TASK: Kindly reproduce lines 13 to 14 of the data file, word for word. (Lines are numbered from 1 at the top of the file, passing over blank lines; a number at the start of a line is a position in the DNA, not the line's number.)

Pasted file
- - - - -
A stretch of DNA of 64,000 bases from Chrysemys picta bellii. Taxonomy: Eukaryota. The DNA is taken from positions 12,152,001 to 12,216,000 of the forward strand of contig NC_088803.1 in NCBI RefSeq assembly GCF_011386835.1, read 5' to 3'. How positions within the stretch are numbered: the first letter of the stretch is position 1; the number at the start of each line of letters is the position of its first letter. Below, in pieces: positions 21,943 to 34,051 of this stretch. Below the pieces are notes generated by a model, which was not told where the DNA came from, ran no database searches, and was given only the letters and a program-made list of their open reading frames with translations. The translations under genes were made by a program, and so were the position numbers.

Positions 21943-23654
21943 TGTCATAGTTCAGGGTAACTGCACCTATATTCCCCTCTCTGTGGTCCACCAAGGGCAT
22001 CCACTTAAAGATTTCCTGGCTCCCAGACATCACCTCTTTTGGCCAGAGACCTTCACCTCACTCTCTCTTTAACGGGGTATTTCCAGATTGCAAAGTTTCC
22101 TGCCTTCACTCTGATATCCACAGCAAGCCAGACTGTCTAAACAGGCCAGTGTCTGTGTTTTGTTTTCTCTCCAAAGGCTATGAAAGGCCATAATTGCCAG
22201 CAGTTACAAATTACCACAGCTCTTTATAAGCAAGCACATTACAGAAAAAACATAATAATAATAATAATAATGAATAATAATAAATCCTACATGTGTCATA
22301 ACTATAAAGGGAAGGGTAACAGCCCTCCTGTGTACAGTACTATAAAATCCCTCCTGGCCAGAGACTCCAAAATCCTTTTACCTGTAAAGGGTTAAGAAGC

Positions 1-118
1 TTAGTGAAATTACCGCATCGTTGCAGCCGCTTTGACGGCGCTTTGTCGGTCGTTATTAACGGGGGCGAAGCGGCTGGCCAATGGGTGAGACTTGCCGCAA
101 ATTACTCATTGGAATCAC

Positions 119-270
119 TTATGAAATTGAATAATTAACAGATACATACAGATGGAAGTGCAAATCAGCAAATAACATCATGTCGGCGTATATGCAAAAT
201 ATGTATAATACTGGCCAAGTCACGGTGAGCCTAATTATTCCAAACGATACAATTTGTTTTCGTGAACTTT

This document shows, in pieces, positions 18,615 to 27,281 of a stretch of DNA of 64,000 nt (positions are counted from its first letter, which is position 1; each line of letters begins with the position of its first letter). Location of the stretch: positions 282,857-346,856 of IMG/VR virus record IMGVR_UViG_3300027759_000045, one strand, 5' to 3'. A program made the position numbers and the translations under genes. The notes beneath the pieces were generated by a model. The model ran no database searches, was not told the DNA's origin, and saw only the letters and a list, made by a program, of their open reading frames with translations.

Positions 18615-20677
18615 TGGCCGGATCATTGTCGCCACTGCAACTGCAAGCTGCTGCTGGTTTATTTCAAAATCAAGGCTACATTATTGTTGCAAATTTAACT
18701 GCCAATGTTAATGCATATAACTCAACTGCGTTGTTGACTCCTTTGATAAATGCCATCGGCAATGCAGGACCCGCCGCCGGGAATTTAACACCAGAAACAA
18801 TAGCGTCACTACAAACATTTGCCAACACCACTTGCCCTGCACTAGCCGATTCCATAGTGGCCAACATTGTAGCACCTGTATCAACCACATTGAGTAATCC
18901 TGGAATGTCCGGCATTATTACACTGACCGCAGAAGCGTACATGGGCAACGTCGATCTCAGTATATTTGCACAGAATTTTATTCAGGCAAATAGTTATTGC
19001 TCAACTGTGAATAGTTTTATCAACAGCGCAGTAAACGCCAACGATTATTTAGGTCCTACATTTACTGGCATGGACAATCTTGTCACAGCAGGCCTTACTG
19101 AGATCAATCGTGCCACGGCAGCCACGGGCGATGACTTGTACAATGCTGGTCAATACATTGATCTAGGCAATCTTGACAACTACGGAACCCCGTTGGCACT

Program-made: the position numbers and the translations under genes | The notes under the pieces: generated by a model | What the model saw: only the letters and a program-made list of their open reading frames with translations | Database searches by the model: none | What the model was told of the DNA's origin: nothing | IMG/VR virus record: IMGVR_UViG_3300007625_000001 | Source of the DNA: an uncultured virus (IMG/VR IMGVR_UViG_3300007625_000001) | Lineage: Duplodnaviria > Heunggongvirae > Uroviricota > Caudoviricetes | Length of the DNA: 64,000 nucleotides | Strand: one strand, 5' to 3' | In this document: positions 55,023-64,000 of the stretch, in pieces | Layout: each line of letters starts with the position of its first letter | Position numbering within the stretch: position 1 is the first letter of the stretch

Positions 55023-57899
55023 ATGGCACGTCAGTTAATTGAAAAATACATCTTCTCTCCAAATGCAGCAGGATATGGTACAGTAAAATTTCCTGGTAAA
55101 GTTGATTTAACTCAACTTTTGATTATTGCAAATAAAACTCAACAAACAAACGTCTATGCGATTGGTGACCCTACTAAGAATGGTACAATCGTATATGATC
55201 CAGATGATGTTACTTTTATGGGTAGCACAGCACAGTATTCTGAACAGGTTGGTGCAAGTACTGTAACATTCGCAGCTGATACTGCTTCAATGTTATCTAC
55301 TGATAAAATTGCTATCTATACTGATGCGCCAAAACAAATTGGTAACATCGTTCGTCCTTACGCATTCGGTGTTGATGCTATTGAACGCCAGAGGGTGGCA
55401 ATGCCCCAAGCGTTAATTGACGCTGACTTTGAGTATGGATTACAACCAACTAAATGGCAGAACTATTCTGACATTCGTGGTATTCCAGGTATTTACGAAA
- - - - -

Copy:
201 ATGTATAATACTGGCCAAGTCACGGTGAGCCTAATTATTCCAAACGATACAATTTGTTTTCGTGAACTTT

This document shows, in pieces, positions 18,615 to 27,281 of a stretch of DNA of 64,000 nt (positions are counted from its first letter, which is position 1; each line of letters begins with the position of its first letter). Location of the stretch: positions 282,857-346,856 of IMG/VR virus record IMGVR_UViG_3300027759_000045, one strand, 5' to 3'. A program made the position numbers and the translations under genes. The notes beneath the pieces were generated by a model. The model ran no database searches, was not told the DNA's origin, and saw only the letters and a list, made by a program, of their open reading frames with translations.